Academic Psychiatry

, Volume 28, Issue 2, pp 116–121

A Survey of American Psychiatric Residency Programs Concerning Education in Homelessness


    • Mount Sinai School of Medicine
    • New York State Psychiatric Institute
    • Division of Mental HygieneThe City of New York Department of Health and Mental Hygiene
  • Jules M. Ranz
    • New York State Psychiatric Institute
    • College of Physicians and SurgeonsColumbia University
  • Paulette Marie Gillig
    • Division of Rural PsychiatryWright State University
    • Mental Health, Drug, and Alcohol Services Board for Logan County and Champaign County in Ohio
Original Article

DOI: 10.1176/appi.ap.28.2.116

Cite this article as:
McQuistion, H.L., Ranz, J.M. & Gillig, P.M. Acad Psychiatry (2004) 28: 116. doi:10.1176/appi.ap.28.2.116


Objectives: This study aims to document how psychiatric residencies address homelessness and mental illness, to discover training barriers, and to identify educational recommendations. Methods: The authors mailed a survey to 178 American psychiatric residency programs, requesting information about didactic and clinical offerings in homelessness. Programs without offerings were asked to provide reasons why. Results: Of 106 responses, 60% had educational offerings. Concerning clinical experiences, most had fewer than 20% of residents rotating, and only 11% had mandatory rotations. Programs without offerings usually noted that training in this area was a low priority, and this was most frequently linked with perceived low community homelessness prevalence. Conclusion: Psychiatric residency programs have addressed education in mental illness and homelessness in various ways. That there were few residents in clinical rotations suggests a need to explore causes, including funding problems, and whether there is sufficient academic community psychiatry faculty. The findings also evoke the need for a model curriculum that enables clinical competency in this public health problem.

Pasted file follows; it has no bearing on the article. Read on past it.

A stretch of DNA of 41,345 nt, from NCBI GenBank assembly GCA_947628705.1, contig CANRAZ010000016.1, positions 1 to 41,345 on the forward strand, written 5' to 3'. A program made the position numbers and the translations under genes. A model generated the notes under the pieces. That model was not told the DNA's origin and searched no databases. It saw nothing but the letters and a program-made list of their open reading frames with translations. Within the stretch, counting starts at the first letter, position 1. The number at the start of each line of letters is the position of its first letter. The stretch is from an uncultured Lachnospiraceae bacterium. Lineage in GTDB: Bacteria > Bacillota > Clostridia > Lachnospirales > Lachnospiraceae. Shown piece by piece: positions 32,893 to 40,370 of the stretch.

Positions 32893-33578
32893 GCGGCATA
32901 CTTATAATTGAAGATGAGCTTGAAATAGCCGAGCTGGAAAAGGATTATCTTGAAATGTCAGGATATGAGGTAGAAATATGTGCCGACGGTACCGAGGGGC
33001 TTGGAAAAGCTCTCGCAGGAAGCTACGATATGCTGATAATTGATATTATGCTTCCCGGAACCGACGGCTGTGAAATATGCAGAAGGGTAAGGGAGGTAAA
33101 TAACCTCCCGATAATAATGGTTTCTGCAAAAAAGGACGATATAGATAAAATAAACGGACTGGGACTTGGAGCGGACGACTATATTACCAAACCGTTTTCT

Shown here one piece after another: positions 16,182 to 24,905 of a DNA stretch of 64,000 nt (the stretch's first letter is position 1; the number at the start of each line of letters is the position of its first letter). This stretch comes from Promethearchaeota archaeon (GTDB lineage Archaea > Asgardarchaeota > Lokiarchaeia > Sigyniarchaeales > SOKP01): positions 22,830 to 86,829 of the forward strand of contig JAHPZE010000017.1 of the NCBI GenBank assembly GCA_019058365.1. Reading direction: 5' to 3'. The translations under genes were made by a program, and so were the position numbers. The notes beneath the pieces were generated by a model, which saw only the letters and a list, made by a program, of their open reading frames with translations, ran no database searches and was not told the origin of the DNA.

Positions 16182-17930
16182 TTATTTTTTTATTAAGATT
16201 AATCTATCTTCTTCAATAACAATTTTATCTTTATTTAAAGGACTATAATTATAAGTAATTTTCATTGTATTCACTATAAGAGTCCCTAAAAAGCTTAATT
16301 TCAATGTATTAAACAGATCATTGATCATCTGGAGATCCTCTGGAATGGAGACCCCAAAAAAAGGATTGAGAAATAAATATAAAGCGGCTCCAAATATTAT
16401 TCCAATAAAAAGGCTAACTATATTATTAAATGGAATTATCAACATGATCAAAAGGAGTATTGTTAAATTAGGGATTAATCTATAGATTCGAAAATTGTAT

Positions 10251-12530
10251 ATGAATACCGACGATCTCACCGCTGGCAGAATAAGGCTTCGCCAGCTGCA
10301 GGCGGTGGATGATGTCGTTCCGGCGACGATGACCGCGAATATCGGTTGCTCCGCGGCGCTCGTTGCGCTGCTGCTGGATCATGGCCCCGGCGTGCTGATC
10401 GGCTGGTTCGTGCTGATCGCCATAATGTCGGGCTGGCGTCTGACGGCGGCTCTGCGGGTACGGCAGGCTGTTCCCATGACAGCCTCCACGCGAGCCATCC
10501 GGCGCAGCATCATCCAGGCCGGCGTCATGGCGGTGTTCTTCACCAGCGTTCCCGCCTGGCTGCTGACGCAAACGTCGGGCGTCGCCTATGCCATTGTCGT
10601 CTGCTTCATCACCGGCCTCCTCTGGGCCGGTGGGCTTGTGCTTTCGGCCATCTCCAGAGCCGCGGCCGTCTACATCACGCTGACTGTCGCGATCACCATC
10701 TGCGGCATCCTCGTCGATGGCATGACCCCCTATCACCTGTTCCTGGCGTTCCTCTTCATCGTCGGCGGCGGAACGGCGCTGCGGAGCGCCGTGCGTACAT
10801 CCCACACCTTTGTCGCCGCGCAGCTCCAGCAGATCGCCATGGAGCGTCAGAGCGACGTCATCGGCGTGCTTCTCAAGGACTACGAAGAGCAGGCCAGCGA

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© Academic Psychiatry 2004